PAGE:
Two years ago, Brad Buxton grieved when he learned his psychologist of two decades was leaving Alberta Health Services (AHS) for the private sector.
The 63-year-old Edmonton resident has been receiving physical and medical care, including access to a psychologist, through the Northern Alberta Program since he was first diagnosed with HIV in 1998.
That level of care is why Buxton was surprised to hear there hasn’t been a psychologist for the Northern Alberta Program since March.
“My concern is not so much for me as it is for thousands of other people living with HIV or AIDS supposedly receiving care through the Northern Alberta Program,” Buxton said.
As Alberta introduces sweeping changes to its health care system, he and others want to see more supports in place for HIV patients.
What is the Northern Alberta Program?
The program, run out of the Kaye Edmonton Clinic at the University of Alberta Hospital, provides assessment, treatment, education and support for people with HIV in Edmonton and northern Alberta.
It also provides access to antiretroviral medicine and helps clients get referrals to primary care doctors.
In an email to CBC News, AHS spokesperson Chelsea Blair said they are hiring a psychologist for the program.
In the meantime, AHS has been offering monthly support groups for patients while they look for a candidate to fill the role.
“We are hopeful that it will be filled soon,” Blair said.
Buxton said the program’s psychologist counselled him about living with HIV, as well as a later diagnosis of post-traumatic stress disorder (PTSD).
When he learned of the position’s vacancy, Buxton filed a complaint with AHS. He said he was told to contact the 24-hour mental health helpline.
“I’m not in a crisis situation, but I have a need for some ongoing psychological support,” Buxton said.
Lynda Phillips, a private psychologist in Edmonton who left the role in November 2021, confirmed a person had been hired to replace her.
She says the demanding nature of the job is likely why finding a replacement has been difficult.
Group sessions often aren’t ideal for HIV patients
Mark Linford has been receiving care from the Northern Alberta Program since the 1990s. He says it has helped him manage his diagnosis.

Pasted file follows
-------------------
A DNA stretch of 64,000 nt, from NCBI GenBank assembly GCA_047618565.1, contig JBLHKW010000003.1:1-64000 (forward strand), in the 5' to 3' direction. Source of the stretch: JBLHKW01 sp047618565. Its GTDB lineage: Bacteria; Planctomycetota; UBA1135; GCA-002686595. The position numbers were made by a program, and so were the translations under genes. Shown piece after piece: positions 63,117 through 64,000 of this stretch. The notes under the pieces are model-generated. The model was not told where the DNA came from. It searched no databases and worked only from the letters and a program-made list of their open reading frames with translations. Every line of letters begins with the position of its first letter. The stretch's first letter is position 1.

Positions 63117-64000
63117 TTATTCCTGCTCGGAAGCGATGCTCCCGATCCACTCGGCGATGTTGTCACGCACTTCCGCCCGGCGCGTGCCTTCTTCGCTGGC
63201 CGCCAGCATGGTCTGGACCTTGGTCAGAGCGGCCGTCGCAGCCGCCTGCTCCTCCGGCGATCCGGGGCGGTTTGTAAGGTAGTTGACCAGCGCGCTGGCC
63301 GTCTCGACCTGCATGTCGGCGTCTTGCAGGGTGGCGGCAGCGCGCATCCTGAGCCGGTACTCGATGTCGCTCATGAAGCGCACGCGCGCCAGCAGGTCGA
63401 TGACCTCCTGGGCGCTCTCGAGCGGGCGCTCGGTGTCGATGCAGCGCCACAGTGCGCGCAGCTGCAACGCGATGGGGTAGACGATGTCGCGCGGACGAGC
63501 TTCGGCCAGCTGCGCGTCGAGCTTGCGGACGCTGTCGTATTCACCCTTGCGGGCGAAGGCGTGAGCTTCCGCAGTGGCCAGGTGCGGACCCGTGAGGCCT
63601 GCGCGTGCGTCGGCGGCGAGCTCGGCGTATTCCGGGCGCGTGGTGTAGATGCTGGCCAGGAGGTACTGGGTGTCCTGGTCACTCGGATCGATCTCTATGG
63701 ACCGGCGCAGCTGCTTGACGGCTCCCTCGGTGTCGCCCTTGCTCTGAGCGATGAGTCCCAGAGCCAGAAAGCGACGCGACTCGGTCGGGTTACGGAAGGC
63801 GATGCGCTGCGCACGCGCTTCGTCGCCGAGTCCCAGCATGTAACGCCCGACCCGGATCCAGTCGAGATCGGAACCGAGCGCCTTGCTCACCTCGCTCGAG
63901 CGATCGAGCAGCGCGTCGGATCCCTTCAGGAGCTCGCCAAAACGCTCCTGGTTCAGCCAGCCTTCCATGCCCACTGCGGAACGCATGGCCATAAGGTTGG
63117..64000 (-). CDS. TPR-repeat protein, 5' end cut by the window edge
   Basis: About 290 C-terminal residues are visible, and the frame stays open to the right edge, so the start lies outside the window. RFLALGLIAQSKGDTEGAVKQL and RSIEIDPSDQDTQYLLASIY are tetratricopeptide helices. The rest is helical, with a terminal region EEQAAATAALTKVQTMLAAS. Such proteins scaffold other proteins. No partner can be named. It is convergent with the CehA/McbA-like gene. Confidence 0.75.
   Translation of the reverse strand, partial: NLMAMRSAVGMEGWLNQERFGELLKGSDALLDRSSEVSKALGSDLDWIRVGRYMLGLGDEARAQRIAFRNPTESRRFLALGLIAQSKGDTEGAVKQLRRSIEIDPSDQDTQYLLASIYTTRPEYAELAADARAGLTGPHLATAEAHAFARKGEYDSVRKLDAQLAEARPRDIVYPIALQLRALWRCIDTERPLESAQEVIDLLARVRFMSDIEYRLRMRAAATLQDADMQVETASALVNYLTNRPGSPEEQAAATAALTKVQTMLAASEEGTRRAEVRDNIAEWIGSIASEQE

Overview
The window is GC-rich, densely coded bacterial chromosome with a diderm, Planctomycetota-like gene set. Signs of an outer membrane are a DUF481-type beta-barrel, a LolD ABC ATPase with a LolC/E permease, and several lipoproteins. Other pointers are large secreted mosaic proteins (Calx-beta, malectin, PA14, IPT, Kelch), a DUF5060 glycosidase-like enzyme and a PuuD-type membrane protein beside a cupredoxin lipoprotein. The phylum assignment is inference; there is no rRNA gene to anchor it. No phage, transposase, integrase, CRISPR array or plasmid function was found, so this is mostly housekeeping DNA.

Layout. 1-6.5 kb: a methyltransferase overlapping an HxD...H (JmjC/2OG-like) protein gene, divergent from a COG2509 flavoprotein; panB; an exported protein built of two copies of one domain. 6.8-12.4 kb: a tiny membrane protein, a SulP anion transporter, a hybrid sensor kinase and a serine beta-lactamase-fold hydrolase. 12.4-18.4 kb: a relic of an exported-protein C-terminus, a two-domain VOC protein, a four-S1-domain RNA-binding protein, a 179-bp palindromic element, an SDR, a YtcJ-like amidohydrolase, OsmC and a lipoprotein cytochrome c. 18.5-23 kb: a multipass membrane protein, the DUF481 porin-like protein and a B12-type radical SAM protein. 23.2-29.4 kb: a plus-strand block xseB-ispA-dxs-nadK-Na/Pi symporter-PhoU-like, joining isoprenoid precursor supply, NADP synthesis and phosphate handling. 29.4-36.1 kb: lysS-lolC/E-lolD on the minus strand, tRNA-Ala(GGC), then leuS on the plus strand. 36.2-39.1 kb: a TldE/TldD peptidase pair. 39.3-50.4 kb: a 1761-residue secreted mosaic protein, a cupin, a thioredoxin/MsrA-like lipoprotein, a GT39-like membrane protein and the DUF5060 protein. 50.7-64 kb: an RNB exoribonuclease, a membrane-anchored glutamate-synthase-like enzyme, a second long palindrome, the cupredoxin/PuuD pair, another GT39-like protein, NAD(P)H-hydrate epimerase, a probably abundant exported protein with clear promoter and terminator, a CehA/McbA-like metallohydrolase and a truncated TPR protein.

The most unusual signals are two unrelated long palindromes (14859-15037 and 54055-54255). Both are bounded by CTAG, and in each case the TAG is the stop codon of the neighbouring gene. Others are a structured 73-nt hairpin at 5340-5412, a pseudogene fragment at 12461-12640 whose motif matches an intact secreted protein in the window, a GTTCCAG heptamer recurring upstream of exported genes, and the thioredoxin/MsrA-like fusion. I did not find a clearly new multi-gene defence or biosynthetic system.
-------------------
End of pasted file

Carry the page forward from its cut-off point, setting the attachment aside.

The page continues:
“The care was good, but … now you’re lucky if you can get a [general practitioner], to see a psychiatrist or a psychologist,” Linford said.
Monthly group sessions he says aren’t ideal because patients need more hands-on care. It can also feel intimidating for LGBTQ patients like him.
“Back in the ’80s, when you were told you were HIV positive, everyone said, ‘Oh yeah, you’re gay,'” Linford said.
“When you go to these group sessions, there is a lot of heterosexuals, and when gay people get together, it’s like two separate things; [there’s] more learning and understanding.”
With Alberta’s revamped approach to health care introduced last week, Linford is worried about the future of the Northern Alberta Program.
“A lot of these people now — if they’re not getting treatments since March — they’re either gone, or they’ve gone back to alcohol, drugs, possibly worse,” he said.
“What I’m scared of is, if the [Northern Alberta Program] shuts down or if we don’t get a psychologist, our group sessions are going to end.”
Vacant position creates a gap for patients: advocate
Catherine Broomfield, executive director of HIV Edmonton, a non-profit for those living with HIV/AIDS, said the unfilled position leaves a gap for HIV patients in receiving care.
“Those living with HIV are facing a continued experience of stigma, discrimination [and] racism, on top of navigating their diagnosis and other aspects of living with HIV,” Broomfield said.
“To not have access to mental health supports would be, as for anyone, distressing.”
Broomfield said HIV Edmonton has been providing counselling since last year through a partnership with the City University of Seattle’s Edmonton Campus Counselling program.
The program’s been well-received, but she said community members want support to be readily available without exceedingly long wait times. HIV patients also want care from someone who is knowledgeable about the stigma they face.
“They know when they need support and ideally, there would be services available to them that are responsive and helpful,” Broomfield said.
As for Buxton, he wants to see more knowledge sharing among health staff.
“If you’re going to provide a full range of care and support through the Northern Alberta Program … then staff it at a reasonable level,” Buxton said.
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